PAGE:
Low Self-Efficacy and High Kinesiophobia Are Associated With Worse Function in Patients With Femoroacetabular Impingement Syndrome

in Journal of Sport Rehabilitation
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Context: Femoroacetabular impingement syndrome (FAIS) is a painfully debilitating hip condition disproportionately affecting active individuals. Mental health disorders are an important determinant of treatment outcomes for individuals with FAIS. Self-efficacy, kinesiophobia, and pain catastrophizing are psychosocial factors that have been linked to inferior outcomes for a variety of orthopedic conditions. However, these psychosocial factors and their relationships with mental health disorders, pain, and function have not been examined in individuals with FAIS. Objective: (1) To examine relationships between self-efficacy, kinesiophobia, pain catastrophizing, pain, and function in patients with FAIS and (2) to determine if these variables differ between patients with and without a self-reported depression and/or anxiety. Design: Cross-sectional. Setting: University health center. Participants: Fifty-one individuals with FAIS (42 females/9 males; age 35.7 [11.6] y; body mass index 27.1 [4.9] kg/m2). Main Outcome Measures: Participants completed the Pain Self-Efficacy Questionnaire, Tampa Scale for Kinesiophobia, Pain Catastrophizing Scale, visual analog scale for hip pain at rest and during activity, and the 12-item International Hip Outcome Tool. Self-reported depression and/or anxiety were recorded. The relationships between psychosocial factors, pain, and function were examined using Spearman rank-order correlations. Independent t tests and Mann–Whitney U tests were used to evaluate the effect of self-reported depression and/or anxiety on psychosocial factors, pain and function. Results: The 12-item International Hip Outcome Tool was correlated with pain during activity (ρ = −.57, P ≤ .001), Tampa Scale for Kinesiophobia (ρ = −.52, P ≤ .001), and Pain Self-Efficacy Questionnaire (ρ = .71, P ≤ .001). The Pain Self-Efficacy Questionnaire was also correlated with pain at rest (ρ = −.43, P = .002) and pain during activity (ρ = −.46, P = .001). Individuals with self-reported depression and/or anxiety (18/51; 35.3%) had worse self-efficacy and pain catastrophizing (P ≤ .01). Conclusion: Self-reported depression and/or anxiety, low self-efficacy, and high kinesiophobia were associated with more hip pain and worse function for patients with FAIS. These findings warrant further examination including psychosocial treatment strategies to improve the likelihood of a successful clinical outcome for this at-risk population.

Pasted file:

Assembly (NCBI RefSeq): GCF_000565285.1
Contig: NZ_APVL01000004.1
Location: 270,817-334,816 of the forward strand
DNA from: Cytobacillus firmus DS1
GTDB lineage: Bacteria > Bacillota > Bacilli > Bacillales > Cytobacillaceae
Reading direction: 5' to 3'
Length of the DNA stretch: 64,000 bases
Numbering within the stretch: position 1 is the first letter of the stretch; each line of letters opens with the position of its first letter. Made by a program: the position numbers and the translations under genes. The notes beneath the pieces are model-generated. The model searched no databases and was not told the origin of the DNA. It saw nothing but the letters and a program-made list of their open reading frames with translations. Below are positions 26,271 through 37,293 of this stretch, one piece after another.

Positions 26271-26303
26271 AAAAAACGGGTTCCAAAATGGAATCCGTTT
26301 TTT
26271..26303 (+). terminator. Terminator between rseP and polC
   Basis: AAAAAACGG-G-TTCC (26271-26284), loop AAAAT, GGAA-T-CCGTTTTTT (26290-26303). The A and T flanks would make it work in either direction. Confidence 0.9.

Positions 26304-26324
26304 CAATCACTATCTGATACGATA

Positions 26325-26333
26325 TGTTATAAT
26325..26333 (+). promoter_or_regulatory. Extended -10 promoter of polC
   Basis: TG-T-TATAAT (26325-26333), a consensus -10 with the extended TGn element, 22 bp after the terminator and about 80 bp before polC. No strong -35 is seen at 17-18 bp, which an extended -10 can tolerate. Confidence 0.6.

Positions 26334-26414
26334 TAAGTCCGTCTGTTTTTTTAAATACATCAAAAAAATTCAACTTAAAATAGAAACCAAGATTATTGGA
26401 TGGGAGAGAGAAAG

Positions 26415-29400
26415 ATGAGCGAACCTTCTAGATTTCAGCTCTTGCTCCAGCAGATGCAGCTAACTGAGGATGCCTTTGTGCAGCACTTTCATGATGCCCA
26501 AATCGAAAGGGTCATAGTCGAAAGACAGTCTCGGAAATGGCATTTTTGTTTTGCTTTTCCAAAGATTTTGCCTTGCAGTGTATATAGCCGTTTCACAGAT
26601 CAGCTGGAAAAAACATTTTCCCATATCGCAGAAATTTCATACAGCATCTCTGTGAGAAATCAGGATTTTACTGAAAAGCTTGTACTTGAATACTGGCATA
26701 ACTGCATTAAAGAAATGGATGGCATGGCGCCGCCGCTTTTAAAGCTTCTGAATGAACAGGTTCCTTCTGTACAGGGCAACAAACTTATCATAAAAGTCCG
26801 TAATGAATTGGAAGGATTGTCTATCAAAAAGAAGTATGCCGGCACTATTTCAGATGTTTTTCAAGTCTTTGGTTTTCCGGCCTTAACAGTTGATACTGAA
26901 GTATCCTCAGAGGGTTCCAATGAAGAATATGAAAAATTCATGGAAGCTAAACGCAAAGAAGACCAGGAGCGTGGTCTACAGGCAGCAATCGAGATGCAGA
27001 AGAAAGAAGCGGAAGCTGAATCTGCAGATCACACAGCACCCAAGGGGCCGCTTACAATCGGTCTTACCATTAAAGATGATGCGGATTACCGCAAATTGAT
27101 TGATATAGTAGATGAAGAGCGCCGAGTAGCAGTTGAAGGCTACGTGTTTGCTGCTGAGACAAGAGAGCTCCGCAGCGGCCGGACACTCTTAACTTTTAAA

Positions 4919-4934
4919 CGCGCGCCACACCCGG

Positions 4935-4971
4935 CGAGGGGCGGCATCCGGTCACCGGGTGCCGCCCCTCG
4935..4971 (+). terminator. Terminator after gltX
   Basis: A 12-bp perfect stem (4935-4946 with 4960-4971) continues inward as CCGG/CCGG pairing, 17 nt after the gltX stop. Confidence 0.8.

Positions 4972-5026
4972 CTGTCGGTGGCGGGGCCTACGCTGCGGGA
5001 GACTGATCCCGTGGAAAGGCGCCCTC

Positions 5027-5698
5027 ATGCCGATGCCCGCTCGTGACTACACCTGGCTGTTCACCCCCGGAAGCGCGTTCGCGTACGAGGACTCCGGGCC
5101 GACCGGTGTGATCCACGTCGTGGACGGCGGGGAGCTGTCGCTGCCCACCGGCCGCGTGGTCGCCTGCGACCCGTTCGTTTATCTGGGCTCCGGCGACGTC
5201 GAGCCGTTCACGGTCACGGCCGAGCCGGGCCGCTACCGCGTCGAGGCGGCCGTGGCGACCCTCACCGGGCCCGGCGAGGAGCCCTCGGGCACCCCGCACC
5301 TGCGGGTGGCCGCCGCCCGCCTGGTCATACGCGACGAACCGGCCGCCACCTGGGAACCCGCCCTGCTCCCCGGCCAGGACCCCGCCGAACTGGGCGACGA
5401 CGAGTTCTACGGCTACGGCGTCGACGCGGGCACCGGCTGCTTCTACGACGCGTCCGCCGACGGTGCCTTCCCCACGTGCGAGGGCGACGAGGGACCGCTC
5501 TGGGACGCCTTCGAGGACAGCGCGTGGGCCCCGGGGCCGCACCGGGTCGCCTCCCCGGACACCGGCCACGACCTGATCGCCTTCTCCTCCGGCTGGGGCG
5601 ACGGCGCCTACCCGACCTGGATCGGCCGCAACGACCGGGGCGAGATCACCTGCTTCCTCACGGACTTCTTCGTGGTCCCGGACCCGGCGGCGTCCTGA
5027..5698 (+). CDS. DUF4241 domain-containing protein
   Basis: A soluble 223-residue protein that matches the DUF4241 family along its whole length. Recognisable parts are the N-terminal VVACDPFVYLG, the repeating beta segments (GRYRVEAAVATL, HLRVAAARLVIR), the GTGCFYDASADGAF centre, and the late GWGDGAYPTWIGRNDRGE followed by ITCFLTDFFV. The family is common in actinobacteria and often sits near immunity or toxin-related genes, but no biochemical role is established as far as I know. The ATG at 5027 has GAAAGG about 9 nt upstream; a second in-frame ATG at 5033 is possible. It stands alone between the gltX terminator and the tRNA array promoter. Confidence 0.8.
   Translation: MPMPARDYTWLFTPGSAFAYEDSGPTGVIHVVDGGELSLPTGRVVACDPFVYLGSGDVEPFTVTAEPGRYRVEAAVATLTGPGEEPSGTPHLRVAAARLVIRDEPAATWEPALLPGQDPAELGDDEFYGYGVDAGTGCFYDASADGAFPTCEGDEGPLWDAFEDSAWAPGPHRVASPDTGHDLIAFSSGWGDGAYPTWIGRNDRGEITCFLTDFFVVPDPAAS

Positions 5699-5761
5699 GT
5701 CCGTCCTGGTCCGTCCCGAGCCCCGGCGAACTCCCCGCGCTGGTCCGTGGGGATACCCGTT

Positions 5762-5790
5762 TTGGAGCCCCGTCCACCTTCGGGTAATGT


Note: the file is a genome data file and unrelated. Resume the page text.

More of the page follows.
Jochimsen was with the Department of Rehabilitation Sciences, University of Kentucky, Lexington, KY, USA; and is now with the Division of Athletic Training, West Virginia University, Morgantown, WV, USA. Mattacola is with the School of Health and Human Sciences, The University of North Carolina Greensboro, Greensboro, NC, USA. Noehren is with the Division of Physical Therapy, University of Kentucky, Lexington, KY, USA. Picha is with Clinical Anatomy, Department of Health Sciences, A.T. Still University, Mesa, AZ, USA. Duncan is with Adult Reconstruction, Hip Resurfacing, and Hip Preservation, Department of Orthopedic Surgery & Sports Medicine, University of Kentucky, Lexington, KY, USA. Jacobs is with Orthopedic Research, Department of Orthopedic Surgery & Sports Medicine, University of Kentucky, Lexington, KY, USA.

Jochimsen (kate.jochimsen@hsc.wvu.edu) is corresponding author.
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